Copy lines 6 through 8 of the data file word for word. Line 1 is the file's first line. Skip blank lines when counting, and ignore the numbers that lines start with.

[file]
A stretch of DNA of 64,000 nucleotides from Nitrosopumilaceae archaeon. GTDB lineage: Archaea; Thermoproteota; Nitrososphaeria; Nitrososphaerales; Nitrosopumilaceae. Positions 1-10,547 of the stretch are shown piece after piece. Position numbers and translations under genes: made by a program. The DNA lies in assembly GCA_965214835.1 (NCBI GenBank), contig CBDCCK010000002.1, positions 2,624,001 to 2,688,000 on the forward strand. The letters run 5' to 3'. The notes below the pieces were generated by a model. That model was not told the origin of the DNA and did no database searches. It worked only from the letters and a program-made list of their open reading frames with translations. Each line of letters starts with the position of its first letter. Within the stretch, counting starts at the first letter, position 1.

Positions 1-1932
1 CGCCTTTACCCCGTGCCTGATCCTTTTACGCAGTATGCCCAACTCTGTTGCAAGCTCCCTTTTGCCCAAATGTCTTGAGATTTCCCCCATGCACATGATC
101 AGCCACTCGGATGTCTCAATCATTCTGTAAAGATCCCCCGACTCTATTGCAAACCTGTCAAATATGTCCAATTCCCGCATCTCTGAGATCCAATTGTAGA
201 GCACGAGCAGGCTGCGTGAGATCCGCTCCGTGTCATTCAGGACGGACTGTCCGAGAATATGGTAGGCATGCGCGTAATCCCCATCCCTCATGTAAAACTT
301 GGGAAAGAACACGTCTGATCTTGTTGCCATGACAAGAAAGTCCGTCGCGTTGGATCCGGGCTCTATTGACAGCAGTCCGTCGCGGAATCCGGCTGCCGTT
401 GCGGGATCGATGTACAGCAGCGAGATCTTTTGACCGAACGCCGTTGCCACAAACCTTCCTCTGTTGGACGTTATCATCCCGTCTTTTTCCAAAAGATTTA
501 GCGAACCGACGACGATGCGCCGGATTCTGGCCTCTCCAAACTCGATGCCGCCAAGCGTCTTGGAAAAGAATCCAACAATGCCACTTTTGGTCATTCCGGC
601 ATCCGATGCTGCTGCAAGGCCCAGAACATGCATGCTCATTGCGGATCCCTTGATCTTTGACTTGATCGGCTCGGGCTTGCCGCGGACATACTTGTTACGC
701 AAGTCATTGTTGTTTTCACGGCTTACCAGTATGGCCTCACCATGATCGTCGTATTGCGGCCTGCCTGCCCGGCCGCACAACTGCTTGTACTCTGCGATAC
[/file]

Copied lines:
301 GGGAAAGAACACGTCTGATCTTGTTGCCATGACAAGAAAGTCCGTCGCGTTGGATCCGGGCTCTATTGACAGCAGTCCGTCGCGGAATCCGGCTGCCGTT
401 GCGGGATCGATGTACAGCAGCGAGATCTTTTGACCGAACGCCGTTGCCACAAACCTTCCTCTGTTGGACGTTATCATCCCGTCTTTTTCCAAAAGATTTA
501 GCGAACCGACGACGATGCGCCGGATTCTGGCCTCTCCAAACTCGATGCCGCCAAGCGTCTTGGAAAAGAATCCAACAATGCCACTTTTGGTCATTCCGGC